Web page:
Vehicle Code § 23221 VC prohibits the consumption of alcohol or marijuana in a motor vehicle that is being driven on a California highway. You commit this offense if, while driving or riding as a passenger, you drink alcohol or ingest any marijuana product.
A violation of this code section is an infraction punishable by a fine of $250.00.
VC 23221 is one of California’s “open container laws” (Vehicle Code Sections 23221 – 23229 VC).
The language of the code section reads:
23221. (a) A driver shall not drink any alcoholic beverage or smoke or ingest marijuana or any marijuana product while driving a motor vehicle upon a highway.
(b) A passenger shall not drink any alcoholic beverage or smoke or ingest marijuana or any marijuana product while in a motor vehicle being driven upon a highway.
(c) A violation of this section shall be punished as an infraction.
- driving a car down a highway while drinking a beer.
- riding in the back of a vehicle and smoking marijuana.
- riding in a camper or housecar and drinking alcohol.
People accused of an offense under this statute can challenge the accusation with a legal defense. A few common defenses include defendants showing that they were:
- falsely accused,
- not on a public highway, and/or
- a passenger in a for-hire vehicle.
The offense is punishable by a $250 fine.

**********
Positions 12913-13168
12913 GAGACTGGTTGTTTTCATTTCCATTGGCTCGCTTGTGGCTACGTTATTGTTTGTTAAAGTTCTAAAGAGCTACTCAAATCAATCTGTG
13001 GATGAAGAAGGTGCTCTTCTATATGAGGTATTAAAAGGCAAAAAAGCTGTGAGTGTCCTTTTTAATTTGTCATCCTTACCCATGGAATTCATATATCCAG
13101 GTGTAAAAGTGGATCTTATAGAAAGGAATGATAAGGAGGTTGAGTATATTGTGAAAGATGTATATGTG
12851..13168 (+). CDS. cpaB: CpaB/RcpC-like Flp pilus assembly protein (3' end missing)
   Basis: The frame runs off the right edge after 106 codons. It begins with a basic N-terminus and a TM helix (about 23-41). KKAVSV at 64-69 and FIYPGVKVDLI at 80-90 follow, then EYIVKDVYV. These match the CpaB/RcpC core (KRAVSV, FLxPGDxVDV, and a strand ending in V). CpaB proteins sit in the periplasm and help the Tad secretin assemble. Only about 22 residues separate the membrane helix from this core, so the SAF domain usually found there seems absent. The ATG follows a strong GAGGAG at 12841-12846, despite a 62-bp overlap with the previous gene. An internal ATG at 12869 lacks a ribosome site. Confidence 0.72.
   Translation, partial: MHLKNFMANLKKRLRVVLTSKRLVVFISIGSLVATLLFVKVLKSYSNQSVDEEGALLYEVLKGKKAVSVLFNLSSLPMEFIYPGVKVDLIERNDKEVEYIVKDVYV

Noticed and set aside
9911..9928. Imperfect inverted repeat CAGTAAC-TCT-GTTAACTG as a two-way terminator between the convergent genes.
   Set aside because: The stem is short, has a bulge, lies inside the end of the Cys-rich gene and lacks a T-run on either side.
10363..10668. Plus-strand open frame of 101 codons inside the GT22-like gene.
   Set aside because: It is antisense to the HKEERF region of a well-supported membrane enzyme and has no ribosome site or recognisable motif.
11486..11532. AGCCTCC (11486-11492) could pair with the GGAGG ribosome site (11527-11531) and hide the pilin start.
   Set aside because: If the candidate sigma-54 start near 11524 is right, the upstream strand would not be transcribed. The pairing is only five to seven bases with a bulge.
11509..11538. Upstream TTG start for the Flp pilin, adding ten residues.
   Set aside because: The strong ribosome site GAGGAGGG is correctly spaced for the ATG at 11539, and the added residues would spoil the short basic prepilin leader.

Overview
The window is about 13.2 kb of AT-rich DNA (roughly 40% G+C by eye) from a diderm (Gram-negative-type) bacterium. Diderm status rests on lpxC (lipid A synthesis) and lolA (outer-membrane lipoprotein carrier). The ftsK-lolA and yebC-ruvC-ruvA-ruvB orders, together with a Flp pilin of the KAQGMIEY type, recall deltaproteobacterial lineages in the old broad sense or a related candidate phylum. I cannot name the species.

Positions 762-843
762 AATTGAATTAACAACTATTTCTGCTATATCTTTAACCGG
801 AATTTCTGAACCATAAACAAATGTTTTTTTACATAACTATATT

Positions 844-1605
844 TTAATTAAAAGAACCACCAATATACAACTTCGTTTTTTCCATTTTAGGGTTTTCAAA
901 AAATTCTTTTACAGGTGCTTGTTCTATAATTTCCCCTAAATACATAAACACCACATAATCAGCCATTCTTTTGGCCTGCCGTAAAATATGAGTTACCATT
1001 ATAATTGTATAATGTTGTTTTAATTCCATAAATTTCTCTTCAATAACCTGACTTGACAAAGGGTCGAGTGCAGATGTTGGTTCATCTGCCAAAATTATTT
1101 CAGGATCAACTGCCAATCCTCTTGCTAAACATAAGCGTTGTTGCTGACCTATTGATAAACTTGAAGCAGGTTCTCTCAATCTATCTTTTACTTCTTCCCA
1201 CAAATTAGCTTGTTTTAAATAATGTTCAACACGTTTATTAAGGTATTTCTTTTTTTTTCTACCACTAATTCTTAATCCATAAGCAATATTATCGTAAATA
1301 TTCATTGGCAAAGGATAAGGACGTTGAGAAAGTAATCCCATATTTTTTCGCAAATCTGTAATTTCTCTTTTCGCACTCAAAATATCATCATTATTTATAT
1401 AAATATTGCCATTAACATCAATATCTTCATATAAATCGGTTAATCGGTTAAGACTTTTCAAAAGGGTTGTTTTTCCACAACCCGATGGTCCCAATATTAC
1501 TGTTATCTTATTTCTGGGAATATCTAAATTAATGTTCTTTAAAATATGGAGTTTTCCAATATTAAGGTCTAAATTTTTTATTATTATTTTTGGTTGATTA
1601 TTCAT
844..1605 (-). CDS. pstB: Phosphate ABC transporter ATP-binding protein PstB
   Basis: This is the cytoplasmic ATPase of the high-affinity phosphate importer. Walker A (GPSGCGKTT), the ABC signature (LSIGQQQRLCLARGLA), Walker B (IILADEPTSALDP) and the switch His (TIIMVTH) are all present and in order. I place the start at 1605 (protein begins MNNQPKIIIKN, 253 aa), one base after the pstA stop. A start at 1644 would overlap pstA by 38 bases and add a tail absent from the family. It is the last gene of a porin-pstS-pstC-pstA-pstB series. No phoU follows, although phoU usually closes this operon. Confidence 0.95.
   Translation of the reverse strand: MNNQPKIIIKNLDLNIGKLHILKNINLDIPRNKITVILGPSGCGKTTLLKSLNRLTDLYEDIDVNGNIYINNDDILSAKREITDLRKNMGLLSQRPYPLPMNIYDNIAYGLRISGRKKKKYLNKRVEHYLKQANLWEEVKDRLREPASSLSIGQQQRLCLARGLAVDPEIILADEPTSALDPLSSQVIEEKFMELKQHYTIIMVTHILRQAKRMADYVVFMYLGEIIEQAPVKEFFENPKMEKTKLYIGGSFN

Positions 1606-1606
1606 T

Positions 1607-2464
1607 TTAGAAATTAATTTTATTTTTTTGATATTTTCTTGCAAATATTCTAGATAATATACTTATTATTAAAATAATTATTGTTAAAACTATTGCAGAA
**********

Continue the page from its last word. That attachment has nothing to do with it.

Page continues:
Our California criminal defense attorneys will highlight the following in this article:
- 1. Is it illegal to consume alcohol or marijuana in a motor vehicle?
- 2. Are there legal defenses to VC 23221 charges?
- 3. What are the penalties?
- 4. Are there related offenses?
1. Is it illegal to consume alcohol or marijuana in a motor vehicle?
People can violate California Vehicle Code 23221 in one of two ways. These are by:
- drinking any alcoholic beverage or smoking marijuana or any marijuana product while driving a motor vehicle on a highway, or
- drinking any alcoholic beverage or smoking marijuana or any marijuana product while riding as a passenger in a motor vehicle being driven upon a highway.1
A “motor vehicle” means any vehicle that is self-propelled.2
Note, though, that this statute does not apply to passengers that are riding in motor vehicles that carry people for hire. Examples of these types of vehicles include:
- party buses,
- rented limousines, and
A “highway,” for purposes of this statute, means any public road or other place that is publicly maintained and open to the public for purposes of vehicular travel.4
2. Are there legal defenses to VC 23221 charges?
Traffic offense lawyers draw upon several legal strategies to help clients contest charges under this law. Three common ones include showing that:
- a defendant was falsely accused.
- a defendant was no on a public highway.
- an accused was a passenger in a for-hire vehicle.
2.1. Falsely accused
Unfortunately, people get falsely accused of this offense all of the time. The main reason is that police officers often mistakenly believe that a driver or passenger is consuming an alcoholic beverage or smoking marijuana. Therefore, a common defense is for an accused to show that he/she was unjustly blamed.
2.2. No public highway
Recall that people are only guilty of this offense if they are driving on a public highway or riding as a passenger in a car that is being driven down a public highway. Further, “public highway” has a precise definition under California law. This means it is always a defense for a person to show that they were not in a car that was on such a road. Perhaps, for example, they were in a car on a private driveway.